Every year PDSA vets see hundreds of pets that have been involved in horrific road traffic accidents - and the darker evenings in winter can bring added danger
To coincide with Road Safety Week, PDSA is warning that it’s not just humans who are at risk from the perils of road traffic – but our four-legged friends are too.
With large numbers of vehicles on our roads it’s really important to do what we can to protect our dogs, PDSA says the risks can be significantly reduced if owners take some simple but effective precautions.
PDSA Vet Nurse, Nina Downing, says: “The simplest step you can take is to keep your dog under close control and on a short lead whilst walking when it’s getting dark. Even if your dog is really well behaved and always comes when they’re called, it only takes a moment’s distraction for an accident to happen.
“A good quality lead, attached to your dog’s collar, harness, or both, will mean you can keep your dog close to your side while you’re walking next to busy roads. Extender leads can actually be more dangerous – they don’t give you the control you need if your dog suddenly dashes off.”
Nina’s other top tips include:
Teach your dog road awareness. If your dog knows a few simple commands – like ‘sit’ and ‘stay’ – you can help them learn some road sense which will help to keep them safe. Teaching them a command like ‘wait’ or ‘stop’ could help to put your dog’s brakes on in an emergency. ‘Come away’ or ‘come here’ will then bring your dog away from danger.
For effective training it’s important to use positive, reward-based training. As you walk towards the curb, keep them on a close lead and ask your dog to ‘sit’ and ‘stay’, reward them when they carry out your command. Once the road is clear and safe to cross, calmly give the command to ‘walk’ and carefully cross the road. Don’t forget to give them a healthy treat and praise once you’ve safely crossed the road.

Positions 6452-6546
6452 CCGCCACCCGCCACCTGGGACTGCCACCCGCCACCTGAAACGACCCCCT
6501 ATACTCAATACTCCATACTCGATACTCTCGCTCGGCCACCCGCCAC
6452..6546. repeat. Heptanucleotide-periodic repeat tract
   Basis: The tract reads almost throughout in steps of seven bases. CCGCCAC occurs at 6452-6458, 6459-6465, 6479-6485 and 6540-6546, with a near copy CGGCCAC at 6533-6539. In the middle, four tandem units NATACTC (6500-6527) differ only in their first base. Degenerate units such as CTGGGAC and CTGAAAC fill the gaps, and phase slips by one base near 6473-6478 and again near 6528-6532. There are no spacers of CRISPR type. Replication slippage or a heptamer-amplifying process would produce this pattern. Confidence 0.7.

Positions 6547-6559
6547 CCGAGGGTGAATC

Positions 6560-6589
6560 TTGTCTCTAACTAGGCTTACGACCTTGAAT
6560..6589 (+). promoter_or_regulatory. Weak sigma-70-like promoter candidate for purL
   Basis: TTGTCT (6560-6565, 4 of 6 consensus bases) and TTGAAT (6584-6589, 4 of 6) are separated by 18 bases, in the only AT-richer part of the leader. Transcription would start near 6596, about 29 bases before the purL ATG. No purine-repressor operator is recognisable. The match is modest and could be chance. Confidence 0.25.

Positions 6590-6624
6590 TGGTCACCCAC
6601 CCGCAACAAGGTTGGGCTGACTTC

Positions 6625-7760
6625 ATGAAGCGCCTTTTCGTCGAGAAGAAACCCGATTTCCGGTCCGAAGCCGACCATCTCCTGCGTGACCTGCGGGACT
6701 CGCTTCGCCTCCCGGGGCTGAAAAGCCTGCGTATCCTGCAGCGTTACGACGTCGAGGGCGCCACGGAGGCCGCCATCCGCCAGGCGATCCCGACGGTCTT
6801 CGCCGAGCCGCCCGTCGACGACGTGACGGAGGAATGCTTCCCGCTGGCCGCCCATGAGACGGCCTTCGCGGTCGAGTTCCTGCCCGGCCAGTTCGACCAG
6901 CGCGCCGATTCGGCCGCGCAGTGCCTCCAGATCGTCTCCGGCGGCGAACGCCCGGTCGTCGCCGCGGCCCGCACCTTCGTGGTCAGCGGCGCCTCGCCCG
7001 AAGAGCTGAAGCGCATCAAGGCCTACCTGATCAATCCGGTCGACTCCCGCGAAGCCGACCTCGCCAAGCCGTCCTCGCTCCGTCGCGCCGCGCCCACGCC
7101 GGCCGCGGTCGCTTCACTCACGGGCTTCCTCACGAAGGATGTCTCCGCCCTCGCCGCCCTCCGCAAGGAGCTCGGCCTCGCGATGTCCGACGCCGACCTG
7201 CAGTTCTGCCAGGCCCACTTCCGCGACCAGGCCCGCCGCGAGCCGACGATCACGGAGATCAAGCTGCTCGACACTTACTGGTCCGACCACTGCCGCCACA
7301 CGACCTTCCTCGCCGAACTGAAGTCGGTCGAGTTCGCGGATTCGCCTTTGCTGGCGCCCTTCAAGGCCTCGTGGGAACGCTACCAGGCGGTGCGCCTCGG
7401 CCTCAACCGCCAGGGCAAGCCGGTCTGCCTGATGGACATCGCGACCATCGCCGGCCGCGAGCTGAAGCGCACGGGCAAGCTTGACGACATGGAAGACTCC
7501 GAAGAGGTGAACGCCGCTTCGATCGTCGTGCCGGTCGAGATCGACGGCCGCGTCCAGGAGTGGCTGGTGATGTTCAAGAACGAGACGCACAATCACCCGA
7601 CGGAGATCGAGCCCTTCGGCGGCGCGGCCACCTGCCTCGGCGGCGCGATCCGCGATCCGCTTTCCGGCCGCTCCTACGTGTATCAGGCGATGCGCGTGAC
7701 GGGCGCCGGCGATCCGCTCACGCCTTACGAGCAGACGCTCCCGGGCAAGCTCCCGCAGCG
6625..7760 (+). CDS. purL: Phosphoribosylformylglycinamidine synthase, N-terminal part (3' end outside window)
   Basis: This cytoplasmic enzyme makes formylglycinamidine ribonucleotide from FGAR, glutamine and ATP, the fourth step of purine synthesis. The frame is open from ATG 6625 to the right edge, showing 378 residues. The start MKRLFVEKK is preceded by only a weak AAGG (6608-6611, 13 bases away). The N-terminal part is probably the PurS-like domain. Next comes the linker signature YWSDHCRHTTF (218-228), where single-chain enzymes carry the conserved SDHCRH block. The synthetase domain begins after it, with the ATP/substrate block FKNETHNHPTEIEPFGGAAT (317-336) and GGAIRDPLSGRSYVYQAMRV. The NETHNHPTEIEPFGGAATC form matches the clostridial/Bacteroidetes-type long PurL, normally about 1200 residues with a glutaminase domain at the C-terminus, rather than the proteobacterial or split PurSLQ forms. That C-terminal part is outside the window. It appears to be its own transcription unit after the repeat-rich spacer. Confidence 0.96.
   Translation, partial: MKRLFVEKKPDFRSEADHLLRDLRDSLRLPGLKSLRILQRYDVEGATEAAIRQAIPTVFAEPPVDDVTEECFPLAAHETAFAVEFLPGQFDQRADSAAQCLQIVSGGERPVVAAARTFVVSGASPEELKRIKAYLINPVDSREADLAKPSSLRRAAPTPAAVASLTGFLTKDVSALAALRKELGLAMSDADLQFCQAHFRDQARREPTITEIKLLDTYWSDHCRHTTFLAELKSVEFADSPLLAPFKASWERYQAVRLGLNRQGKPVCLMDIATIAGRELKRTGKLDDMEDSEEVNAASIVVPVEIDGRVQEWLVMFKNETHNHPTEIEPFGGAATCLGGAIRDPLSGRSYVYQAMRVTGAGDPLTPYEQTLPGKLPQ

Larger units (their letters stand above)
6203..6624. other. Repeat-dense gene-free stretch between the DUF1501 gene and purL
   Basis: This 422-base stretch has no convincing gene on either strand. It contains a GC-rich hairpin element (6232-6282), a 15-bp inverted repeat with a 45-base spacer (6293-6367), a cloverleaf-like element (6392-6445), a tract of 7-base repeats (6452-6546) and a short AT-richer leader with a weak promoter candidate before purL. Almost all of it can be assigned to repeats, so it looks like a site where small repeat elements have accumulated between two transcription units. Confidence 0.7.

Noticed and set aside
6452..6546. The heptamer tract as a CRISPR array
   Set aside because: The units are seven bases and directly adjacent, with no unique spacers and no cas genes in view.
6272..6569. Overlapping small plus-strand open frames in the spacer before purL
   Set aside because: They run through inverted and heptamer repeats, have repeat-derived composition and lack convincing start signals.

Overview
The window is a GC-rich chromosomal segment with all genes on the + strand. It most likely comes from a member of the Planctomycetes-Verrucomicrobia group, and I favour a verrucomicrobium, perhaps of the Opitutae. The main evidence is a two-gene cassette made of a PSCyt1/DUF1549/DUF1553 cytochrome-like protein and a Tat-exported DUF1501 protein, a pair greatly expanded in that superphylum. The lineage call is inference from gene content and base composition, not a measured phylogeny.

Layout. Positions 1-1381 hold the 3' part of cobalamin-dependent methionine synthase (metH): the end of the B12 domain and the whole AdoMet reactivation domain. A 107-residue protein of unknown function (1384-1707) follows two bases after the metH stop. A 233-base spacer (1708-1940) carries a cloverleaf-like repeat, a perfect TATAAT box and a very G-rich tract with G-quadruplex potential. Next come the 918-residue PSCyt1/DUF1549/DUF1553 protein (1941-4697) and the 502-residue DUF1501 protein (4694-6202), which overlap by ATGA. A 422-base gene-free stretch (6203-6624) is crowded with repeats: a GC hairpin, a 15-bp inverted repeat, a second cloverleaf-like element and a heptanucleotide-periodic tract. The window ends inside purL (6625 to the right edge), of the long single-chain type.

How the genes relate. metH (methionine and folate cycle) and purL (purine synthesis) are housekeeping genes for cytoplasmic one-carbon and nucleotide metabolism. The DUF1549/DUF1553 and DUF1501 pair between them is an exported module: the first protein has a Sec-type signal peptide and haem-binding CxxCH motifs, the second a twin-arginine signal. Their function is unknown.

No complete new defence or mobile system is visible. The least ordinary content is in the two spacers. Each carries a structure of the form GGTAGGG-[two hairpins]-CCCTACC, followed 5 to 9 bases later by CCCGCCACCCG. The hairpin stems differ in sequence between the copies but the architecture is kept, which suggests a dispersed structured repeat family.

Stay safe, stay seen – wear a high visibility jacket yourself and use a reflective or high-vis collar and lead on your dog when walking in the dark. This means you can both be seen when there’s less light and can reduce the risk of a road traffic accident when walking near roads.
Collar, tag and microchip! It’s really important that you can be contacted in an emergency if your dog does get into an accident on the road. By law, your dog must be microchipped – and make sure the chip is registered with your most up-to-date contact details. Dogs also legally need to wear a collar and identification, like a tag – showing your name, address and contact number – whenever they’re out and about in public.
Pet Insurance – If your dog is in a traffic accident, they could have some serious injuries, which is deeply traumatic for all involved and emergency vet bills can quickly add up. But it’s important to remember that if your dog has caused an accident by running into the road, as the dog’s owner you may also be liable to pay for damages to the people involved and for any damage done to any vehicles. Pet insurance can help you cover the cost of any accidents to all involved and veterinary treatment. Make sure you look into the small print of any insurance you take out so you’ll have peace of mind that it will cover you for everything you and your dog might need.
For more advice on taking care of your pet this winter, visit www.pdsa.org.uk/winterhealth
PDSA is the UK’s leading vet charity. We’re on a mission to improve pet wellbeing through prevention, education and treatment. Funding from players of People’s Postcode Lottery helps us reach even more pet owners with vital advice and information www.pdsa.org.uk